Mary Jaharis Center for Byzantine Art and Culture Grants

The Mary Jaharis Center for Byzantine Art and Culture is pleased to announce its 2015-2016 grant competition. Our grants reflect the Mary Jaharis Center’s commitment to fostering the field of Byzantine studies through the support of graduate students and early career researchers and faculty.

Mary Jaharis Center Dissertation Development Grants target graduate students who have completed all coursework, language requirements, and exams necessary to advance to Ph.D. candidacy. Grants are meant to assist with the costs of travel associated with the development of a dissertation proposal in the field of Byzantine studies broadly conceived, e.g., travel to potential research sites, museum collections, research and special collections libraries. The goal of these grants is to assist students in refining their initial ideas into a feasible, interesting, and fundable doctoral project.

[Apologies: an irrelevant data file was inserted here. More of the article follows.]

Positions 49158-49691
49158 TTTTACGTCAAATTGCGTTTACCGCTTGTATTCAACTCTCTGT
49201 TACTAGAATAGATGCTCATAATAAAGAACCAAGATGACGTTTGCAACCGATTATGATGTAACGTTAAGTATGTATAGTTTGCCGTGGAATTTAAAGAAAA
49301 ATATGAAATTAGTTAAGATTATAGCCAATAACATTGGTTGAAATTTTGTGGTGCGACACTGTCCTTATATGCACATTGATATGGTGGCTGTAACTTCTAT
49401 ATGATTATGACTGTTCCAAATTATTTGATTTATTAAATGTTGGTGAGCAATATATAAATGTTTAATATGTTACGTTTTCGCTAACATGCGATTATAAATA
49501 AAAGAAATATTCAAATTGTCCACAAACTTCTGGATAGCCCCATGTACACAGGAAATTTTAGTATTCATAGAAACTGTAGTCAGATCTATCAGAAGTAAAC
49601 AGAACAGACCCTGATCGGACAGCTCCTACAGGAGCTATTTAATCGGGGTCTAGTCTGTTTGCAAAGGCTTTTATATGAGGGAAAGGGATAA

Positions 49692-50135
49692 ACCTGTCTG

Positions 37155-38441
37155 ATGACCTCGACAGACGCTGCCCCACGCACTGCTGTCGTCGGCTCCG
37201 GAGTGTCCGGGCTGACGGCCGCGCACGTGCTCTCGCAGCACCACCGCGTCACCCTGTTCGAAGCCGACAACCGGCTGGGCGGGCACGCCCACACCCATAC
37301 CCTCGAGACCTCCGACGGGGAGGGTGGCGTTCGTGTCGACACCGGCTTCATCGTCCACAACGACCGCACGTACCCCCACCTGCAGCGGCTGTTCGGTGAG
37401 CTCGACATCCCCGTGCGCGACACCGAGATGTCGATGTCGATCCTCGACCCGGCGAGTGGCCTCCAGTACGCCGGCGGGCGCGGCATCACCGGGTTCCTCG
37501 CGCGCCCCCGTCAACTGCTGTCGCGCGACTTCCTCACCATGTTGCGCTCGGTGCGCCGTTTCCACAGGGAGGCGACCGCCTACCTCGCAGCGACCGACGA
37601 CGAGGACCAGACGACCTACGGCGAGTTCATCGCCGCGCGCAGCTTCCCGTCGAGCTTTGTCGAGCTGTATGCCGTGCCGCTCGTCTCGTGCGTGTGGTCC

Mary Jaharis Center Dissertation Grants are awarded to advanced graduate students working on Ph.D. dissertations in the field of Byzantine studies broadly conceived. These grants are meant to help defray the costs of research-related expenses, e.g., travel, photography/digital images, microfilm.

Mary Jaharis Center Publication Grants support book-length publications in the field of Byzantine studies broadly conceived. Grants are aimed at early career academics. Preference will be given to postdocs and assistant professors, though applications from non-tenure track faculty and associate and full professors will be considered. We encourage the submission of first-book projects.

The application deadline for all grants is February 15, 2015. For further information, please see